Voters aged 65 and older who believe they are net beneficiaries of federal spending are more likely to be Democrats and vote for Barack Obama than seniors who believe they are net contributors to the federal government. However, the 77.5 percent of voters under age 65 who believe they are net beneficiaries of federal spending are as likely to vote for Romney as for Obama and as likely to be Republicans as Democrats. Voters who live in states that receive more in federal funds than they pay in federal taxes are less likely to vote for Obama or to be Democrats. For most of the electorate, dependence on federal spending is unrelated to vote choice.Thus, there is no meaningful correlation between perceived net benefit from the federal government, for voters under the age of sixty-five, and partisan affiliation. Moreover, actual net benefit from the federal government is weakly correlated with a tendency to vote Republican.
While people to engage in referendum voting, ousting the party in power during weak economies, social issues, rather than economic ones, seem to be the driving determiners of political identity.
An alternative explanation is that people misperceive whether or not they are net contributors to the federal government or not, in response to surveys. But, this is not very politically salient to most voters because the magnitude of the net contribution or net benefit is so modest either way for them.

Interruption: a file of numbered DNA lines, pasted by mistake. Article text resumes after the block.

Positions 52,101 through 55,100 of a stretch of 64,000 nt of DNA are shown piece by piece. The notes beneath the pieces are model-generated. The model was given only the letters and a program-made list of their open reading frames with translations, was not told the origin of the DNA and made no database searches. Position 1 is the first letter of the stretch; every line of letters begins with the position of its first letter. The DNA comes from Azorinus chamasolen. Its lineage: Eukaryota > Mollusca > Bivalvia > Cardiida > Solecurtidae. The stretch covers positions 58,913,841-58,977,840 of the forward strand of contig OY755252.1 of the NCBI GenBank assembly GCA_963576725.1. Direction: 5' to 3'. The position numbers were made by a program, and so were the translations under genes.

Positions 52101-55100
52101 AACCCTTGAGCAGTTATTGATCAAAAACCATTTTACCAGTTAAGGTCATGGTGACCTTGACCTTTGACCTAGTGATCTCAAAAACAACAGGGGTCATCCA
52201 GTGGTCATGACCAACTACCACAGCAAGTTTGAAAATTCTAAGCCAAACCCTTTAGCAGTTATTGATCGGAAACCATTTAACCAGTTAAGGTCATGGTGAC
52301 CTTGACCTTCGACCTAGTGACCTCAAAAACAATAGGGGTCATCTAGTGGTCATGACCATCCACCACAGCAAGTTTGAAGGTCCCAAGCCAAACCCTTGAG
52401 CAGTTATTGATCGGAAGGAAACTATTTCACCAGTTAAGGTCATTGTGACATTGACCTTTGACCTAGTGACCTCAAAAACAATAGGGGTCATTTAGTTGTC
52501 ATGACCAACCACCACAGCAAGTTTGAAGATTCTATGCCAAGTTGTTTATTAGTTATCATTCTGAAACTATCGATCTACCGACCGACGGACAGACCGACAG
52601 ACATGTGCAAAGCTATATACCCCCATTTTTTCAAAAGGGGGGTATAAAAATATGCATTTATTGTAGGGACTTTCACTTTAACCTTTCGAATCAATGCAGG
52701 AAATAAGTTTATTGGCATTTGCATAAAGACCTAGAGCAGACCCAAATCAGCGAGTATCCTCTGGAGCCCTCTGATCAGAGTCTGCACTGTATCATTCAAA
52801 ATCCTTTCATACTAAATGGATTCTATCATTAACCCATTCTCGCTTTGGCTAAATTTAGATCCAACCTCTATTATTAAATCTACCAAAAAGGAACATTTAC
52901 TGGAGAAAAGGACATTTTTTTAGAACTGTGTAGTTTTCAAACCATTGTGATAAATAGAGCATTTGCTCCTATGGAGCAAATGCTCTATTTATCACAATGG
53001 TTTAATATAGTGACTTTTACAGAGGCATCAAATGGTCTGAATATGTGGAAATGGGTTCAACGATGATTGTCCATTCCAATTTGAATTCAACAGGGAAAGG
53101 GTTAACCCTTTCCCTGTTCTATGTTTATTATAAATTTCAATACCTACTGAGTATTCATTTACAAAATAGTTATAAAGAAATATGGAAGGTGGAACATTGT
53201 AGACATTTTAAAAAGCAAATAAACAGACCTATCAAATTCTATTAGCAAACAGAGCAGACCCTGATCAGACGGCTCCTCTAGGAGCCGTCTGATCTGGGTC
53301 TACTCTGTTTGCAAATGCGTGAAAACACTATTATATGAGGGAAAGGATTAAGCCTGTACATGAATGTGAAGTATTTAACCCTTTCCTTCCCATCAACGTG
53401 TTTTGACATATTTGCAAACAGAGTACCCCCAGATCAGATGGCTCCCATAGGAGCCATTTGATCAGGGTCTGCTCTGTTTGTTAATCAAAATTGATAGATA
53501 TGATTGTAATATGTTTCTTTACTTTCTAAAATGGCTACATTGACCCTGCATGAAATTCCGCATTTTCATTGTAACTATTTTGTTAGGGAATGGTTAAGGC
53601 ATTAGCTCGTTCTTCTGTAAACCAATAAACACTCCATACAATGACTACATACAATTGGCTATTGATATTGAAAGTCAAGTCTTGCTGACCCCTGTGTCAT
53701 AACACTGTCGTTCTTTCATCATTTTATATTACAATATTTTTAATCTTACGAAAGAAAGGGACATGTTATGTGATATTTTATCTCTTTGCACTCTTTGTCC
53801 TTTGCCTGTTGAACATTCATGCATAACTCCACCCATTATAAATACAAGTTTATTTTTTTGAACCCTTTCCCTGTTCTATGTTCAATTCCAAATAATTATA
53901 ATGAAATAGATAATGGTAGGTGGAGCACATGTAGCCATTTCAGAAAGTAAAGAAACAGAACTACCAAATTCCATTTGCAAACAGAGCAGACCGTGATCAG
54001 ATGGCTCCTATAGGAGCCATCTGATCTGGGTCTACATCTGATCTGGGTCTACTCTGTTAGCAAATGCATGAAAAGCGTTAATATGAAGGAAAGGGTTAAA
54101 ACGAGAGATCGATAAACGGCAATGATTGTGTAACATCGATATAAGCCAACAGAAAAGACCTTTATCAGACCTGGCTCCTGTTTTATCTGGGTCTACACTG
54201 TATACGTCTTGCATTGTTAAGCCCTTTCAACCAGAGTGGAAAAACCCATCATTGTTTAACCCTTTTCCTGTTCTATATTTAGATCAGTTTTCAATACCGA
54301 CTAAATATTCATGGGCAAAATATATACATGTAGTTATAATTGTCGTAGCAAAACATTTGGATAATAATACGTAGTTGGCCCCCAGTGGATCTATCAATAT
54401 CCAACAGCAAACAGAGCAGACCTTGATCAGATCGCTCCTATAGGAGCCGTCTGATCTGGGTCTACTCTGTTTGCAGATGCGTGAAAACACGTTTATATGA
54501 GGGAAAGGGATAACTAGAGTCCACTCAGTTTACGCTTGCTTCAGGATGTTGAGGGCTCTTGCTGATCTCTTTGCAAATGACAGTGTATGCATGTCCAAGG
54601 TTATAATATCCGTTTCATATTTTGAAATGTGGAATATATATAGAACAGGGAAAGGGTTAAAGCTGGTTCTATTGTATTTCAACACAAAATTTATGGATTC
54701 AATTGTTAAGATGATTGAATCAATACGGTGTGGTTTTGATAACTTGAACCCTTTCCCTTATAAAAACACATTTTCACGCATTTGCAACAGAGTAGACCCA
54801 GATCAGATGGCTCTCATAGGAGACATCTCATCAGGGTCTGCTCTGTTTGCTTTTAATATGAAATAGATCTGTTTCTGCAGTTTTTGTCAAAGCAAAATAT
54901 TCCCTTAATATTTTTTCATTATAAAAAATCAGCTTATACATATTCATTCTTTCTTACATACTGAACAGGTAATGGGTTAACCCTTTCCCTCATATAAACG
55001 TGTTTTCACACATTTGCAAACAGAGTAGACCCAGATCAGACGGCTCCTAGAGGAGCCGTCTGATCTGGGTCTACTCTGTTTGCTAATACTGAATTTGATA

Meanwhile, the number of people whose net contribution is really economically significant enough for it to be really salient to voting decisions is so small that personal self-interest is statistically unimportant. In other words, if only 1%-5% of the population are net contributors in way great enough to be politically salient, the fact that they vote their pocketbooks is usually irrelevant to electoral outcomes. Their power comes from campaign contributions that influence the masses on terms relevant to those masses, not from the clout of their own voting block.